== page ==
Kafka Connect REST API: Easy Configuration with 2 Use Cases and Features


Kafka Connect REST API- Featured Image

Real-time Big Data Solutions use their systematic framework to provide the best outcomes that Businesses require. In our Digital Era, Business Servers need Real-time Data Processing Services like Apache Kafka which are fast, resilient and allow their Customers to see data in “real-time” without any lag.

Companies can develop Real-time Data Feeds using Apache Kafka; a popular Distributed Streaming Platform used by over 30% of Fortune 500 companies. Apache Kafka has low latency, high throughput, and Kafka Connect REST APIs, which may be used to link different systems for executing administrative operations and make message production and consumption easier.

In this article, we’ll highlight Apache Kafka’s utility in the Business Data Handling, the Kafka Connect functionality, Kafka Connect REST APIs and how you can configure them to use and integrate with other systems. 

Here’s a quick overview of the blog.

Table of Contents

Apache Kafka: The Distributed Publish-Subscribe Messaging System

Apache Kafka Logo: Kafka Connect REST API
Image Source: DZone

Apache Kafka is an Open Source, Distributed Streaming Platform that allows for the development of Real-time Event-Driven Applications. It enables Developers to create Applications that consistently produce and consume streams of Data Records, relying on a message broker that relays messages from the Publishers (systems that transform data into the desired format from Data Producers) to the Subscribers (systems that manipulate or analyse data in order to find alerts and insights and deliver them to Data Consumers). 

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Apache Kafka is super fast and maintains a high level of accuracy for the Data Records. These Data Records are maintained in order of their occurrence inside Clusters that can span multiple Servers or even multiple Data Centers. Apache Kafka replicates these records and partitions them in such a way that allows for a high volume of users to use the Application simultaneously.

Apache Kafka Architecture: Kafka Connect REST API
Image Source: Cloud Karafka

As a result, Apache Kafka has a fault-tolerant and resilient architecture. Kafka copies the partitions to other Brokers (also known as replicas) from the elected Broker (leader) to ensure robustness. A Broker is a working Server or Node; like a facilitator between Data Producer and Data Consumer Groups. All writes and reads to a Topic are routed through the leader, who organises the updating of replicas with new data.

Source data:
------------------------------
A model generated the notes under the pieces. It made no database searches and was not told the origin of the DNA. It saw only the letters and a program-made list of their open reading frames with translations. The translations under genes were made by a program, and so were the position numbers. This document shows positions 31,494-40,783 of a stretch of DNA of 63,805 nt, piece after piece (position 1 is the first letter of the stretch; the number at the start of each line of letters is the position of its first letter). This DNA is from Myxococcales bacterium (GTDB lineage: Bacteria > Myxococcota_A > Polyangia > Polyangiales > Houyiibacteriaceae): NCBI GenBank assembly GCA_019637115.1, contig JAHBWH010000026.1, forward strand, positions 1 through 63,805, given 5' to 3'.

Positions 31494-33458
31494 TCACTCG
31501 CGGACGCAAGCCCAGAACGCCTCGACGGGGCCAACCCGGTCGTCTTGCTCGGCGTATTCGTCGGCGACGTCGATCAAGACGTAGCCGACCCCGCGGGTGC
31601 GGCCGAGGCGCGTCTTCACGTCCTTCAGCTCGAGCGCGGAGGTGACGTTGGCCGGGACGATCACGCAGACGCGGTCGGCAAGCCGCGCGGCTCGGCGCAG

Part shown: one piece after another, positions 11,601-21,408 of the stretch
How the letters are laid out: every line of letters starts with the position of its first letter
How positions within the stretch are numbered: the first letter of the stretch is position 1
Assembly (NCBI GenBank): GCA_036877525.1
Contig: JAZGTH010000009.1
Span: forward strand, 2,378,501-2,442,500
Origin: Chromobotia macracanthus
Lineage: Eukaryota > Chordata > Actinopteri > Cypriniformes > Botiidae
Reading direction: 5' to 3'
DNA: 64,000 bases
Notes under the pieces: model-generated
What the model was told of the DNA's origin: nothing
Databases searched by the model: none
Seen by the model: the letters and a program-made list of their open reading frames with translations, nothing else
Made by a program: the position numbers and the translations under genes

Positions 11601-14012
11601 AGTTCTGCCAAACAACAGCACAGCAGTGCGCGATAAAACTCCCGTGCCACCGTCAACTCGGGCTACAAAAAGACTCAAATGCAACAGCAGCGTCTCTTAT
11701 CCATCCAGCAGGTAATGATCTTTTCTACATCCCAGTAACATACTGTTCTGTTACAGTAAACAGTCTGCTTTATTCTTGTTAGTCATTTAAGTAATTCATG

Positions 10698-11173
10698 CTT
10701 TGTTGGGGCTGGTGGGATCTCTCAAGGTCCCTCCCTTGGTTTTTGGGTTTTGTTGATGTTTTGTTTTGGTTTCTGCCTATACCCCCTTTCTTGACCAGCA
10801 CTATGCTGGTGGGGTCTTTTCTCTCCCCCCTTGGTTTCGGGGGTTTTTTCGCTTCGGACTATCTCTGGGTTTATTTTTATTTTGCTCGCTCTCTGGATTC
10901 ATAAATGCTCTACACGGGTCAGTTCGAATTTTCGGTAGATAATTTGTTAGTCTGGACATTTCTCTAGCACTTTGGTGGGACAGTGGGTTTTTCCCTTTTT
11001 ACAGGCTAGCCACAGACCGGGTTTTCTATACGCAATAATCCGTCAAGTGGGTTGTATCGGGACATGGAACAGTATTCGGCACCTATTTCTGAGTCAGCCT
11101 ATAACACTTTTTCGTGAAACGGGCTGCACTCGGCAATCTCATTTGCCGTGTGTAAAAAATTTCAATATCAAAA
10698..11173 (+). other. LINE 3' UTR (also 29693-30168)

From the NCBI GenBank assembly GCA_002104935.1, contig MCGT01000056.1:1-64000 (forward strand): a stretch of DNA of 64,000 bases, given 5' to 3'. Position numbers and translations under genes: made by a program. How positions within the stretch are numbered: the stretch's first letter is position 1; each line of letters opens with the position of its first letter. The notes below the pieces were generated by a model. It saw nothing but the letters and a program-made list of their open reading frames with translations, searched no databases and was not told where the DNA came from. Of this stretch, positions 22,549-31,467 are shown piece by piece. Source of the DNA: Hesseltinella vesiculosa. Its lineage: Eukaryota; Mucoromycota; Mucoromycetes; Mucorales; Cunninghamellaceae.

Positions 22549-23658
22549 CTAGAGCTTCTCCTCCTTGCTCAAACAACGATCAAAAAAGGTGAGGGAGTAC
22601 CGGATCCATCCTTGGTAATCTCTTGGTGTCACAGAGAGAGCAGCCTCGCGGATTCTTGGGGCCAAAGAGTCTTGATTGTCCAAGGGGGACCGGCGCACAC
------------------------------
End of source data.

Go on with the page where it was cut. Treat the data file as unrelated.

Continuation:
You might also love to read about our in-depth article on Kafka replication.

Use Cases of Apache Kafka

Apache Kafka is highly useful for Applications that need:

Reliable Data Exchange between Disparate Components

Kafka replicates data across Geo-regions or Datacenters and is able to support multiple Subscribers. Furthermore, in the case of a breakdown or maintenance, it immediately balances Customers. That is, it is more dependable than other existing Messaging Systems.

A common production setting in Kafka is a Replication factor of 3, i.e., there will always be three copies of your data. This replication is performed at the level of Topic-partitions.

Kafka Replication Factor: Kafka Connect REST API
Image Source: Coralogix

Flexibility to Segment Messaging Workloads

Application needs vary. Kafka is designed to cope with ingesting massive amounts of Streaming Data, with Data Persistence and Replication also handled by design. This is critical for use cases where the Message Sources can’t afford to wait for the messages to be ingested by Kafka, and you can’t afford to lose any data due to failures.